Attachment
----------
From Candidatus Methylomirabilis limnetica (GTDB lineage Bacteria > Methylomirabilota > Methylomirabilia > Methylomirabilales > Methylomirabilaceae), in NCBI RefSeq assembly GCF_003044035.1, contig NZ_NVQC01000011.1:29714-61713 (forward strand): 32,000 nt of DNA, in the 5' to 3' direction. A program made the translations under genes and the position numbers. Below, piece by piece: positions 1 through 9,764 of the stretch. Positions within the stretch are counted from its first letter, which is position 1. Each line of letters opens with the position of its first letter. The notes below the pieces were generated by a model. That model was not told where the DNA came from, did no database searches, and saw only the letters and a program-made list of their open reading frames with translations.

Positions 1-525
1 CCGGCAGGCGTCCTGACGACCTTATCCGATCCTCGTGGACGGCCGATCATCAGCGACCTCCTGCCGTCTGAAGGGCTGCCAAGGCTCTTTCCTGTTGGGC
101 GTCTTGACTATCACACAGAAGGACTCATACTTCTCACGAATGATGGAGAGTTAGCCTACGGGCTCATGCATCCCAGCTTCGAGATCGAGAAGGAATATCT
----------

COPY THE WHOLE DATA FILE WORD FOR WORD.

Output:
From Candidatus Methylomirabilis limnetica (GTDB lineage Bacteria > Methylomirabilota > Methylomirabilia > Methylomirabilales > Methylomirabilaceae), in NCBI RefSeq assembly GCF_003044035.1, contig NZ_NVQC01000011.1:29714-61713 (forward strand): 32,000 nt of DNA, in the 5' to 3' direction. A program made the translations under genes and the position numbers. Below, piece by piece: positions 1 through 9,764 of the stretch. Positions within the stretch are counted from its first letter, which is position 1. Each line of letters opens with the position of its first letter. The notes below the pieces were generated by a model. That model was not told where the DNA came from, did no database searches, and saw only the letters and a program-made list of their open reading frames with translations.

Positions 1-525
1 CCGGCAGGCGTCCTGACGACCTTATCCGATCCTCGTGGACGGCCGATCATCAGCGACCTCCTGCCGTCTGAAGGGCTGCCAAGGCTCTTTCCTGTTGGGC
101 GTCTTGACTATCACACAGAAGGACTCATACTTCTCACGAATGATGGAGAGTTAGCCTACGGGCTCATGCATCCCAGCTTCGAGATCGAGAAGGAATATCT